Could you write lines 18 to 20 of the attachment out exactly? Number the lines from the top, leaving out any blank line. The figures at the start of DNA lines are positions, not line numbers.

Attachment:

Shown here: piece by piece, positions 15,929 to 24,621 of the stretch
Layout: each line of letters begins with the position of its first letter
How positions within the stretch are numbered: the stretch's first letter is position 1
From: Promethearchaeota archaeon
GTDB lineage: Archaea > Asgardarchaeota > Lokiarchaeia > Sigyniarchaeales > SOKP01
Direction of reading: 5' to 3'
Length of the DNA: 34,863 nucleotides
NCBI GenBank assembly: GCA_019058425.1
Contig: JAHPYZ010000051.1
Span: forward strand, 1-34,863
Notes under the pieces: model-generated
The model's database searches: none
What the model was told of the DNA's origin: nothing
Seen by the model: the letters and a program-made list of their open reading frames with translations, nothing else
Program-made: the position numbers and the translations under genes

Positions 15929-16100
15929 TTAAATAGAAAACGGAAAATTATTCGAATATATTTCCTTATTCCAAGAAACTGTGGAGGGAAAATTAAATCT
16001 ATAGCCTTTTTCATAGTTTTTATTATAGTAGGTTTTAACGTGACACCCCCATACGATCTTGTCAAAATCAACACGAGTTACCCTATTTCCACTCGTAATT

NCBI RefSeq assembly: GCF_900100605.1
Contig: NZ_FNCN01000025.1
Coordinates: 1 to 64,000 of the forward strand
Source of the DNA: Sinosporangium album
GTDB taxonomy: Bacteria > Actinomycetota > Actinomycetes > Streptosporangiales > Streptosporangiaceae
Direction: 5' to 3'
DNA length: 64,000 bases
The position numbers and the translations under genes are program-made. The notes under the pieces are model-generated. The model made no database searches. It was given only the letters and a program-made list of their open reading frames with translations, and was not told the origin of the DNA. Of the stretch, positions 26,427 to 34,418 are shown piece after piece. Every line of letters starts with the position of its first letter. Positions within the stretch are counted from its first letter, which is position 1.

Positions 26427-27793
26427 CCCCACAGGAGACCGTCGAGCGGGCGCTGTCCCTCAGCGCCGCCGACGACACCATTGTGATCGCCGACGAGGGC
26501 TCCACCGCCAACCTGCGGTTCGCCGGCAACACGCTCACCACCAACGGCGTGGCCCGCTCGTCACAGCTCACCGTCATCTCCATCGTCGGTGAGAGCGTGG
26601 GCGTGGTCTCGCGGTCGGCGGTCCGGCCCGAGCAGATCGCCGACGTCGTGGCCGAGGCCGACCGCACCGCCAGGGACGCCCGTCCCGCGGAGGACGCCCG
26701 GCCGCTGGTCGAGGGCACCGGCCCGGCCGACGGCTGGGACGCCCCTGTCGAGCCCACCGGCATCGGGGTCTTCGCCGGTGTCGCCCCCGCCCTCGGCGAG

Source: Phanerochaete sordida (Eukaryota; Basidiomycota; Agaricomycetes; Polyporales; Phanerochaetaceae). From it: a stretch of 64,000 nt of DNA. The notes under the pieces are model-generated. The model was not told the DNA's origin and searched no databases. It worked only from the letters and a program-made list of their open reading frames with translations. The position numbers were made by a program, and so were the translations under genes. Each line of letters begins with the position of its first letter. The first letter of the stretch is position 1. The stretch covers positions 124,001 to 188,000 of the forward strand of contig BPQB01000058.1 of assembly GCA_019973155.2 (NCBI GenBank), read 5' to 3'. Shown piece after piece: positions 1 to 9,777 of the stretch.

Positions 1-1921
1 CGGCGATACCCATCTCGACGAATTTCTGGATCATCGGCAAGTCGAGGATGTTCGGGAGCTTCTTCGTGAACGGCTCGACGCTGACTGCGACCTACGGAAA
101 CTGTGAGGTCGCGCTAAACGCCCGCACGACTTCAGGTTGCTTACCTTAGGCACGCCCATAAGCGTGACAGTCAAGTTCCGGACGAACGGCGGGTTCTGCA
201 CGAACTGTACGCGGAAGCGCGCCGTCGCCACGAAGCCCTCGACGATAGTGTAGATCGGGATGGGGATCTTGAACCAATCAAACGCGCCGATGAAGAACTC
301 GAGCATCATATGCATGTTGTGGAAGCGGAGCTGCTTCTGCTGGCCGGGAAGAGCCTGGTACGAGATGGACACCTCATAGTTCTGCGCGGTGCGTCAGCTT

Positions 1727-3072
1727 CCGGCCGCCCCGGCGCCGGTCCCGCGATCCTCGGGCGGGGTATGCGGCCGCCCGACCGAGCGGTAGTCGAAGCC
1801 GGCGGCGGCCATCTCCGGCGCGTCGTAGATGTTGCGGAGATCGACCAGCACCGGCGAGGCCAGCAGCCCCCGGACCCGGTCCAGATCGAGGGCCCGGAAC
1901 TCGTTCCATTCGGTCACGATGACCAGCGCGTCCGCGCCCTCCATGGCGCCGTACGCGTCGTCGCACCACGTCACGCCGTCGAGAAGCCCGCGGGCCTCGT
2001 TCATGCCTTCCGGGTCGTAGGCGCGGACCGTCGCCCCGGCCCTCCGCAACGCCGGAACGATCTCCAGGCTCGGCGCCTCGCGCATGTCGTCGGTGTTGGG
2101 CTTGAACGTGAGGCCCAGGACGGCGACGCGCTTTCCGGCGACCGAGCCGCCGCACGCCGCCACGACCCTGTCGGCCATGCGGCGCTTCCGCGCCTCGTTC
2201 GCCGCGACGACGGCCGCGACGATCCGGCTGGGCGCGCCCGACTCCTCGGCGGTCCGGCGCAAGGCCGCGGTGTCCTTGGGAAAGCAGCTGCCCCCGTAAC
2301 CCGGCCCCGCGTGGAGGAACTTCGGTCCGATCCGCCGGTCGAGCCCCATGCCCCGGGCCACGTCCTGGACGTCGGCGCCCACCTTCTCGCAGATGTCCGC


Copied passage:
16001 ATAGCCTTTTTCATAGTTTTTATTATAGTAGGTTTTAACGTGACACCCCCATACGATCTTGTCAAAATCAACACGAGTTACCCTATTTCCACTCGTAATT

NCBI RefSeq assembly: GCF_900100605.1
Contig: NZ_FNCN01000025.1